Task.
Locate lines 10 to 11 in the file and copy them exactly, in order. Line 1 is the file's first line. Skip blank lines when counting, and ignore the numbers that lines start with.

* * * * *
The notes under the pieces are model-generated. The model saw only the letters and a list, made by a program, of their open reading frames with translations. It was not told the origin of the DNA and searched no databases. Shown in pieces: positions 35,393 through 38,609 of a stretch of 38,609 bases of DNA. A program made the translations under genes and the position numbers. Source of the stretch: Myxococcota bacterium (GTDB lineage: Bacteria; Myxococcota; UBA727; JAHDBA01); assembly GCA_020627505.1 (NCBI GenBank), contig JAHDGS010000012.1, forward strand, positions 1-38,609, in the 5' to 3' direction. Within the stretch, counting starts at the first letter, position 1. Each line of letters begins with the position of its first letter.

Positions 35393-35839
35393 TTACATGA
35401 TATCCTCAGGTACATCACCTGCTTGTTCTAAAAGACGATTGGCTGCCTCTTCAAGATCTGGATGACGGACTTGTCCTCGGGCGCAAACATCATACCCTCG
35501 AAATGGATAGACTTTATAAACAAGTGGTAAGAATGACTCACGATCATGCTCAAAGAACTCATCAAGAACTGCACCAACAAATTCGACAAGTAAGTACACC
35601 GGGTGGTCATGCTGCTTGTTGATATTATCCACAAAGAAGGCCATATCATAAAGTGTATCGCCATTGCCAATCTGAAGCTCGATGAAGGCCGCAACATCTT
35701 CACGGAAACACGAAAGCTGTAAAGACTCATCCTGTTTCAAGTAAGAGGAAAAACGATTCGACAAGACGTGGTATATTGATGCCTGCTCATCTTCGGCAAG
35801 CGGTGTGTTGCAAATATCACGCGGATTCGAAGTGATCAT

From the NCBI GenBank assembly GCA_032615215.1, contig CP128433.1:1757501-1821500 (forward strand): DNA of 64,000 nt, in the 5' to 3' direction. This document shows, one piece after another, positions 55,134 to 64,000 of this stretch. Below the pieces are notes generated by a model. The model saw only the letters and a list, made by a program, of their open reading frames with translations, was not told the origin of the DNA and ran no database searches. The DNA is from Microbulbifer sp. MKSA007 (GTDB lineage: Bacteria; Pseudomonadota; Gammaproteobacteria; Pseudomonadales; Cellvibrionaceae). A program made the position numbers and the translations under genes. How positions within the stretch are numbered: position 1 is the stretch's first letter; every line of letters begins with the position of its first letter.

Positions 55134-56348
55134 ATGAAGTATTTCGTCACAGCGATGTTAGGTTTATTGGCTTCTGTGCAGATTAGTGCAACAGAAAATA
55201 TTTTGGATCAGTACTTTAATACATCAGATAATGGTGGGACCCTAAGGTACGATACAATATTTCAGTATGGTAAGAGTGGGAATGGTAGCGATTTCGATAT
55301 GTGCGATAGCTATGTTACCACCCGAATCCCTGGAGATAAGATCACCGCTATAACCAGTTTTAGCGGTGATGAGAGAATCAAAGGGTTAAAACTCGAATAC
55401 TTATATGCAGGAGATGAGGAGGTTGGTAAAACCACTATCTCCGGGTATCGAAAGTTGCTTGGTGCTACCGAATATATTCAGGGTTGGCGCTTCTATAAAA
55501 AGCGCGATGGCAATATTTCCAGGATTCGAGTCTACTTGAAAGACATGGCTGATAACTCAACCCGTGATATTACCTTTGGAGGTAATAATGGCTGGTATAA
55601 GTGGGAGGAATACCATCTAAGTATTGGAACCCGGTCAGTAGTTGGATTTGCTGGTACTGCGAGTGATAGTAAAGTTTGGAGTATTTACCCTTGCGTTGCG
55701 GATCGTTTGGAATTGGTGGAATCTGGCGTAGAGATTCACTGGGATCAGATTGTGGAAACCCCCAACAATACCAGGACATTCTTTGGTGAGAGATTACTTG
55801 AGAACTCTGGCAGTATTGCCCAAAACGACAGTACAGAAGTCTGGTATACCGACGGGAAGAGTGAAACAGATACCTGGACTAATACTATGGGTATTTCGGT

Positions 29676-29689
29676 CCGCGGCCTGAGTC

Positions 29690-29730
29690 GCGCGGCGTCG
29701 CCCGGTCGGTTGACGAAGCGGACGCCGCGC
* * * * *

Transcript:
Positions 55134-56348
55134 ATGAAGTATTTCGTCACAGCGATGTTAGGTTTATTGGCTTCTGTGCAGATTAGTGCAACAGAAAATA